Monday, September 21, 2009

selfish bastard

of the things i encounter in my work, the one i find most disturbing is family murders. for some reason they happen with too much frequency in our country. it seems that some people, when life is too much for them are not happy to only put a bullet through their own head, but they feel the need to wipe out their entire family first. in my opinion it is a dastardly and cowardly act for which there is no excuse...ever.

the last one i was indirectly involved in was a typical story of a man that had lost it. he killed himself. but just before doing that he shot his wife and two children. his little girl made it to the hospital. i was asked to evaluate her, but she died before i even got to her. i was so disturbed i decided i didn't want to see the body. i did, however see the scan. besides the two bullet wounds through the head, the thing that struck me most were the two hair clips clearly visible on the scan in her hair on the back of her head. it was somehow disturbingly poignant and it stayed with me for some time.

but this post is about another attempted family murder that i thought much less disturbing and, truth be told, a bit humorous.

it started out as usual. the man felt he could no longer live (not sure that was a bad decision, actually) but he decided he was going to kill his wife first (that was a selfish shocking decision which i believe speaks of the character and substance of the man). anyway, he got his wife on her knees, apparently begging for her life. he put a 9mm up against her head and pulled the trigger. the gun misfired. she was ok. he then put the gun up against his own chest where he believed his heart to be and pulled the trigger. now suddenly the gun was working quite well.

i was rotating through thoracic surgery at the time so he became my patient. i have previously mentioned gunshot wounds to the chest and the general idea the public has that the heart is on the left, so let me not bore you further with anatomic considerations. let me just say the patient shot himself through his left lung. he simply needed an intercostal drain and was otherwise fine. i suppose he thought he needed a bit of sympathy from me too. he didn't get it.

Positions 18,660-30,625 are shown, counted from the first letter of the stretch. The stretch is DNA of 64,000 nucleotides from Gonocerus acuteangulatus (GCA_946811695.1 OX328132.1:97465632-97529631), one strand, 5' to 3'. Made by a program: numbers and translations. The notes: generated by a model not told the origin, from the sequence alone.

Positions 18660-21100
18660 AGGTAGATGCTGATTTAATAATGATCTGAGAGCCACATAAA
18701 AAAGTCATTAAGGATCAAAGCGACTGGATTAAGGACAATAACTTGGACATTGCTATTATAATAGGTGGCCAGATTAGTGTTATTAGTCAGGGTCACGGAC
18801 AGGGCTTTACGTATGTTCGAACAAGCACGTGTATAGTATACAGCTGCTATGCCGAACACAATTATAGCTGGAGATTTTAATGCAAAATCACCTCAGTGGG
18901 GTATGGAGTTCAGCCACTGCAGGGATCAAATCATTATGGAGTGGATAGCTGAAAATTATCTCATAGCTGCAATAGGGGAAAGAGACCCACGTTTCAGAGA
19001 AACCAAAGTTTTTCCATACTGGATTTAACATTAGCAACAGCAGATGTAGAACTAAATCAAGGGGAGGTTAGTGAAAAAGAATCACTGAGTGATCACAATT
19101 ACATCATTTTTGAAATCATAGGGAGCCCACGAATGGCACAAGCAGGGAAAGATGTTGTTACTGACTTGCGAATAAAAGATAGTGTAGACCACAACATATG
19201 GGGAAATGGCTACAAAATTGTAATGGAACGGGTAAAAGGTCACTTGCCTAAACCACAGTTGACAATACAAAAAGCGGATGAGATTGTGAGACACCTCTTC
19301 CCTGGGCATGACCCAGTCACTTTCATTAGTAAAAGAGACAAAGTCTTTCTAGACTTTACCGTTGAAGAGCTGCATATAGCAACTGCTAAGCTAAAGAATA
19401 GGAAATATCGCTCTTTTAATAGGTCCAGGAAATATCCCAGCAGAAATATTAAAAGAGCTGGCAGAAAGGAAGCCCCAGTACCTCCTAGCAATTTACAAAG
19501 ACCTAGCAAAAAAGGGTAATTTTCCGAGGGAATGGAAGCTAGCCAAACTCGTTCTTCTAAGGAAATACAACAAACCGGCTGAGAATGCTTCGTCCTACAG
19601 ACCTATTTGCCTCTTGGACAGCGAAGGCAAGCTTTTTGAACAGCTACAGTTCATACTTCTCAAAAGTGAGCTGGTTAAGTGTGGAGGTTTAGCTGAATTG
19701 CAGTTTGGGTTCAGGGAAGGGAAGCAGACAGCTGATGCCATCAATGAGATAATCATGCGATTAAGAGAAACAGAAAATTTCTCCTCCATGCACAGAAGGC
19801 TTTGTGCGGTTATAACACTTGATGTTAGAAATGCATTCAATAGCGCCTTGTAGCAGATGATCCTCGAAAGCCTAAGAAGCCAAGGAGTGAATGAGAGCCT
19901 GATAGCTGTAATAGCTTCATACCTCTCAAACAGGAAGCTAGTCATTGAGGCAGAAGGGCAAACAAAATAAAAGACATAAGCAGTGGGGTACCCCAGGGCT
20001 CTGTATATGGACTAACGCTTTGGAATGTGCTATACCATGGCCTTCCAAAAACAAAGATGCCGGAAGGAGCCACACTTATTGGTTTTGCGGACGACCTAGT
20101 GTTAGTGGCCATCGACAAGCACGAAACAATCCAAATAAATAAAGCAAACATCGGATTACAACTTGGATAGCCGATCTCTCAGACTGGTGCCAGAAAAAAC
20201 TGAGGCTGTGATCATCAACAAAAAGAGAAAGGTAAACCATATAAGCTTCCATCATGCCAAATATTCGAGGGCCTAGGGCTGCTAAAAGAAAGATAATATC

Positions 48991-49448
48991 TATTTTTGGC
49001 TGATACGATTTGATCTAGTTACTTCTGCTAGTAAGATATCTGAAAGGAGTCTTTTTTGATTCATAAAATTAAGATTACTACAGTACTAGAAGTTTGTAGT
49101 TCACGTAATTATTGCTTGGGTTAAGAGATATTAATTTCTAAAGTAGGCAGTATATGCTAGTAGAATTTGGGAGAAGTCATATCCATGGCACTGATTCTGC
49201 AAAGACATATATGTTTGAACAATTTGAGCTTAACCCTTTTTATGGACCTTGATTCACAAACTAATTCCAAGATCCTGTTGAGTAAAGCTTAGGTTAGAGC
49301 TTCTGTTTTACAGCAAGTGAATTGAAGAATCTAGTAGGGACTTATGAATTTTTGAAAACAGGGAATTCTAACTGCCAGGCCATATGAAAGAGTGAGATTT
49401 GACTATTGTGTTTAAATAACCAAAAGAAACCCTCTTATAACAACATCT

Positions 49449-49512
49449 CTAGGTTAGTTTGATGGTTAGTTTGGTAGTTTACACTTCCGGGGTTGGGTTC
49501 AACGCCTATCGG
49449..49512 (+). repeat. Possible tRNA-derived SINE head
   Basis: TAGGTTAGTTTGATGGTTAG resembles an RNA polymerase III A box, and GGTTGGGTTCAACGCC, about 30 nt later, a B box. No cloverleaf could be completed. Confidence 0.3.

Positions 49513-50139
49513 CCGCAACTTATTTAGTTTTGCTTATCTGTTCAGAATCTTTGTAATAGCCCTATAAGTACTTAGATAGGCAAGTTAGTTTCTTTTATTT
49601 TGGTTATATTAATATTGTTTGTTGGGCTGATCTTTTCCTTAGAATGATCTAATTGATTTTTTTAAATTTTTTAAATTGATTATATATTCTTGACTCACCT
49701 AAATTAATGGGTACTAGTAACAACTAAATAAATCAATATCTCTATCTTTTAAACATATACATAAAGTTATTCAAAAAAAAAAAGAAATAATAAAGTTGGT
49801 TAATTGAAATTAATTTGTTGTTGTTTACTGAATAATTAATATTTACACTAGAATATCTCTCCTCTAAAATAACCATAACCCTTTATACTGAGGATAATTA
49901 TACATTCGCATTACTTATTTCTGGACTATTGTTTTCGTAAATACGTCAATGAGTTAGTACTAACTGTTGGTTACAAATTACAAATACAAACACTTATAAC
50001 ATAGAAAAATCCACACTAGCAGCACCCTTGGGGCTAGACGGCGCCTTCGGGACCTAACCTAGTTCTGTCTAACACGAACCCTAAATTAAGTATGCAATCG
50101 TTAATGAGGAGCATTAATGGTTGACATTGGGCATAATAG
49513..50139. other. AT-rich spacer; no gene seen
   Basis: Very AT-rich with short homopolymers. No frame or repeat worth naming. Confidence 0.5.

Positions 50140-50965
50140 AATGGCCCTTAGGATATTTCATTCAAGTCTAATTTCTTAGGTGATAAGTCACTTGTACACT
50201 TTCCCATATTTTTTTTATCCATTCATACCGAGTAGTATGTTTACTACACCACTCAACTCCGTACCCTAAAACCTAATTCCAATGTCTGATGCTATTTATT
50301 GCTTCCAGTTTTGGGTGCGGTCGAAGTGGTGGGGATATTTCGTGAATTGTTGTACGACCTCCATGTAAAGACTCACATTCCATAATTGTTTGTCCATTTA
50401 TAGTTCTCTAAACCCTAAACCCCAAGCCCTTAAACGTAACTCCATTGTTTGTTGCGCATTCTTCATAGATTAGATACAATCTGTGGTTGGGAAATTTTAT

the next day, when i was doing rounds he was clinically fine and doing well. he was feeling very sorry for himself and complaining about the intercostal drain. seems he had no feelings towards his wife but was particularly concerned by matters pertaining to his own comfort. again i can say i was not wearing my sympathy on my sleeve. i informed him the drain would be staying exactly where it was until i was happy to remove it. i explained the decision would be made purely on clinical grounds and not on whether he was whining and complaining. he then asked a strange question.

"do you suspect any internal damage?"
"a bullet went straight through your lung! what do you think? of course there is internal damage."

later i had a good laugh about his moronic comment. it is the only family murder scenario where the outcome was good, in my opinion.


Jabulani said...

sq2m ... though not at first

rlbates said...

Ditto, Jabulani. We seem to be having more reports of family murders here. It is very disturbing to pick up the newspaper and see another one.

Anonymous said...

Its to your enormous credit that as a doctor, you treat patients regardless of their character. One of the hardest things about being an atheist is not having a hell for child murderers to believe in.

Jayne said...

It sadly has become 'normal' to read of family wipe-outs in our country & very few people are shocked anymore. I honestly don't know what the answer is to the problem(s) that lead up to someone making such a decision. Sad, so very sad.
I hope it hurt when you pulled the drain out.

Cockroach Catcher said...

Wow. To think I spent three weeks in 2004. Well Kruger was great.
The Cockroach Catcher

Laure-Anne (Canis bonus) said...

I have discovered your post looking for a picture of hair clips for an essay (on first aid, don't ask).

I HAD to leave a comment.

Your writing is so natural, and the stories you tell so poignant. I was hooked the minute I read the first line.

You have clearly kept your moral compass despite being confronted with so much wrong.

And I hope the blog is therapeutic for you. This job must be absolutely soul-destroying with this constant exposure to the worst of human suffering.

Thanks a lot for sharing your sobering accounts.

Keep at it, please.